Spiders (order Araneae) are air-breathing arthropods that have eight legs and chelicerae with fangs that inject venom. They are the largest order of arachnids and rank seventh in total species diversity among all other orders of organisms. Spiders are found worldwide on every continent except for Antarctica, and have become established in nearly every habitat with the exceptions of air and sea colonization. As of 2008, at least 43,678 spider species, and 109 families have been recorded by taxonomists; however, there has been dissension within the scientific community as to how all these families should be classified, as evidenced by the over 20 different classifications that have been proposed since 1900. Spider-like arachnids with silk-producing spigots appeared in the Devonian period about 386 million years ago, but these animals apparently lacked spinnerets. True spiders have been found in Carboniferous rocks from 318 to 299 million years ago, and are very similar to the most primitive surviving order, the Mesothelae. The main groups of modern spiders, Mygalomorphae and Araneomorphae, first appeared in the Triassic period, before 200 million years ago.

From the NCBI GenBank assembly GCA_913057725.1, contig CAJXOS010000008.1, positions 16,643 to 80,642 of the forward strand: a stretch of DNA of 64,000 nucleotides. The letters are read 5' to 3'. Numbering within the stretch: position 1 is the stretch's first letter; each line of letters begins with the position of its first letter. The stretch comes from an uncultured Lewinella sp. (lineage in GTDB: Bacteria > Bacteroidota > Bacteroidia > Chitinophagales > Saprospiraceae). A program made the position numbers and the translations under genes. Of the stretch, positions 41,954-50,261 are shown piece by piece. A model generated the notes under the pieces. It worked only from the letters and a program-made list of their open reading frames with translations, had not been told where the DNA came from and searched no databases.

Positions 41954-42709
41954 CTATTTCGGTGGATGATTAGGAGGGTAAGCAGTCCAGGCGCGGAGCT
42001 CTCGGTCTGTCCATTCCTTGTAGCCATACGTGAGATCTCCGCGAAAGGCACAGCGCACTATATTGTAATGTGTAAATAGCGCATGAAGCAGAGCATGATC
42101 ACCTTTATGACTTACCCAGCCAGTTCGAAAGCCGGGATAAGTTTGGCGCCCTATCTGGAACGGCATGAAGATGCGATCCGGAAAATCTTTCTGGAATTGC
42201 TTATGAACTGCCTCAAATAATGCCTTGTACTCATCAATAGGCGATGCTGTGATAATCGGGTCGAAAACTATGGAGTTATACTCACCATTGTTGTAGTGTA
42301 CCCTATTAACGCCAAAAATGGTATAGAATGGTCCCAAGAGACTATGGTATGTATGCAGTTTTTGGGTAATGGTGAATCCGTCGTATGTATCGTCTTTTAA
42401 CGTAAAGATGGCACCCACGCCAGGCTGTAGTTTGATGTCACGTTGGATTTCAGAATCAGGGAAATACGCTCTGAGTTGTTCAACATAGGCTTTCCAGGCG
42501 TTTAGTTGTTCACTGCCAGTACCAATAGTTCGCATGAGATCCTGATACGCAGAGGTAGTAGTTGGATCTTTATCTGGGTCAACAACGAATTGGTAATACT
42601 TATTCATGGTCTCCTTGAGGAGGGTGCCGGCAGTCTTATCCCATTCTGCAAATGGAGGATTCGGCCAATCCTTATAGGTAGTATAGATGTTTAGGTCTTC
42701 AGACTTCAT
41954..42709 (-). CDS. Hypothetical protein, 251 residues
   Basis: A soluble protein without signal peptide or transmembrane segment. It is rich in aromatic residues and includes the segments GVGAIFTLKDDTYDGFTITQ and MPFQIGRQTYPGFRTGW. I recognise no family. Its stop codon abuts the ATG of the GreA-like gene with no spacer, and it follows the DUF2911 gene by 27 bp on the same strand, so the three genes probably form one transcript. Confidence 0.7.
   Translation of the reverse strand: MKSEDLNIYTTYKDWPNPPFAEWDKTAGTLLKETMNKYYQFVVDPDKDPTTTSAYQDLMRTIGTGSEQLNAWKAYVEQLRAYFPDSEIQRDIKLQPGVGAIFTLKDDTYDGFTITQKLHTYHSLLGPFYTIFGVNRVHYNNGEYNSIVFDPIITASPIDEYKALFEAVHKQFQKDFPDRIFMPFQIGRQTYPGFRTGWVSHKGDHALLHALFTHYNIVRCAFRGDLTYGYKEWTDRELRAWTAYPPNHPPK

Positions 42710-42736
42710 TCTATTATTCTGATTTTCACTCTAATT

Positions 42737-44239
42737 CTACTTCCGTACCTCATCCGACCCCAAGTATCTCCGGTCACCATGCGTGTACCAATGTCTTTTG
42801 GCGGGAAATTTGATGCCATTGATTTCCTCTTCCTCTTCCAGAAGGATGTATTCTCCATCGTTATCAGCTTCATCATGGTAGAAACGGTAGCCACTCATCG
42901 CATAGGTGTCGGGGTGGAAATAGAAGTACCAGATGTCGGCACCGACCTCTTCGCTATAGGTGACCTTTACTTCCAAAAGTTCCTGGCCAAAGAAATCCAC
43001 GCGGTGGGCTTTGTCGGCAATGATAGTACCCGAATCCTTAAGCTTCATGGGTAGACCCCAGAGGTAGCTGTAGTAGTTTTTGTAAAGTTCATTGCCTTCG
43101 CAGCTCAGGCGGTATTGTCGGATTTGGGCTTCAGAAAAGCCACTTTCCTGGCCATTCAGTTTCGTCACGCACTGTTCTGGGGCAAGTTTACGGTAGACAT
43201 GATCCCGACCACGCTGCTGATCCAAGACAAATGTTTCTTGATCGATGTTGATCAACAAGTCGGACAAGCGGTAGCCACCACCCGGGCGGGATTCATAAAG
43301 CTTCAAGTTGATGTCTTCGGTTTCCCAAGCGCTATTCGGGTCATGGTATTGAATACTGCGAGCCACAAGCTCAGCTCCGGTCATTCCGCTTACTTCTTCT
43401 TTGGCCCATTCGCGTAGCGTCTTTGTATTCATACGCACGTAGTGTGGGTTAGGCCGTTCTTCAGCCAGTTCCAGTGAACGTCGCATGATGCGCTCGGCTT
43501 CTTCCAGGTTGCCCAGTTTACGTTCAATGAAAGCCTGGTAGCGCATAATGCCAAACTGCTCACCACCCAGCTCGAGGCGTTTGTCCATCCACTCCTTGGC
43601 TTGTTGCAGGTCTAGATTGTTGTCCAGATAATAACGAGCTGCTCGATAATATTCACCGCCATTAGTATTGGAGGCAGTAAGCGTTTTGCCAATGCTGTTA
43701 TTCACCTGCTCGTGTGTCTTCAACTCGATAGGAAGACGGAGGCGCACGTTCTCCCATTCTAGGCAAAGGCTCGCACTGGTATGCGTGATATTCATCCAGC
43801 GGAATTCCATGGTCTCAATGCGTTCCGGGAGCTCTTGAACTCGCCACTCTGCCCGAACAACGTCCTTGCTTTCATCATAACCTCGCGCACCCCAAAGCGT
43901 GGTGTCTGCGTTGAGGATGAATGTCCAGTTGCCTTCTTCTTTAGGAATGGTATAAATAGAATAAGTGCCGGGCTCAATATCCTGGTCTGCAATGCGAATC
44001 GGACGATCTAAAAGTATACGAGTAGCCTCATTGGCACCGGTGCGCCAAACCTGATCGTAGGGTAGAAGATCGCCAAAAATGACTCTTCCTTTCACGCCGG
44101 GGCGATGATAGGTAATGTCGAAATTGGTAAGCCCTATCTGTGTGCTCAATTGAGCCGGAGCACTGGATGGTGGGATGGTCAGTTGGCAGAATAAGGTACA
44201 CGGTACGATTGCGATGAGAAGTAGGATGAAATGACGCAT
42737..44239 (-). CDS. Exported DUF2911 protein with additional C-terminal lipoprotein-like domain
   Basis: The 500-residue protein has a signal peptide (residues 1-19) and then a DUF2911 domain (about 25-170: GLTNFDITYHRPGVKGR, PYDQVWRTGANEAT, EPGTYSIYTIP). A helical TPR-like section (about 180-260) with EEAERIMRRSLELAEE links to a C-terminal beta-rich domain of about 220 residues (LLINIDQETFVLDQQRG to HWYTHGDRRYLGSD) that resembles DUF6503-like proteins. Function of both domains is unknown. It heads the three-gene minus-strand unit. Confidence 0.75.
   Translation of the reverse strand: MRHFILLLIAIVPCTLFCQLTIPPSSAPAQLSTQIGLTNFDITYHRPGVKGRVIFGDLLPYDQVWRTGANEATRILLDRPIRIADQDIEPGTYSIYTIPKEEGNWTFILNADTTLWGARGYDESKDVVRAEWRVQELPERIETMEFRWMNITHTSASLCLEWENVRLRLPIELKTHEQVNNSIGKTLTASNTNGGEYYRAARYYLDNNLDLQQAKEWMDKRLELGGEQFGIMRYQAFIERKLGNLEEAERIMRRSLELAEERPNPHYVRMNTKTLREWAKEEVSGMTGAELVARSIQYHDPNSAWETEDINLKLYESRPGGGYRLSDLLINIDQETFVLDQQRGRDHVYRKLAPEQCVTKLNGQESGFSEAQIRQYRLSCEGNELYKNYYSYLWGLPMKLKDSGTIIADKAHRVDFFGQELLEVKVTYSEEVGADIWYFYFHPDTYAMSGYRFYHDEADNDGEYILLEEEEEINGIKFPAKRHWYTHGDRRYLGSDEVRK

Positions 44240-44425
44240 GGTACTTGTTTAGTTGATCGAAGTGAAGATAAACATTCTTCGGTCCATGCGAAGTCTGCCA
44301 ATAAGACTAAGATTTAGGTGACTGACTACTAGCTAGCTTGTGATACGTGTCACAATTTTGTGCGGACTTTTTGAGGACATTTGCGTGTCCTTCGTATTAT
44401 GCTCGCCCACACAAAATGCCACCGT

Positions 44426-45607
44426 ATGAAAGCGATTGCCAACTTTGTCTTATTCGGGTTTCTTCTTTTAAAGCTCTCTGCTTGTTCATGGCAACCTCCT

We only see it in one scene in the late Cretaceous segment. A spider is sitting on a plant. It was live-acted.
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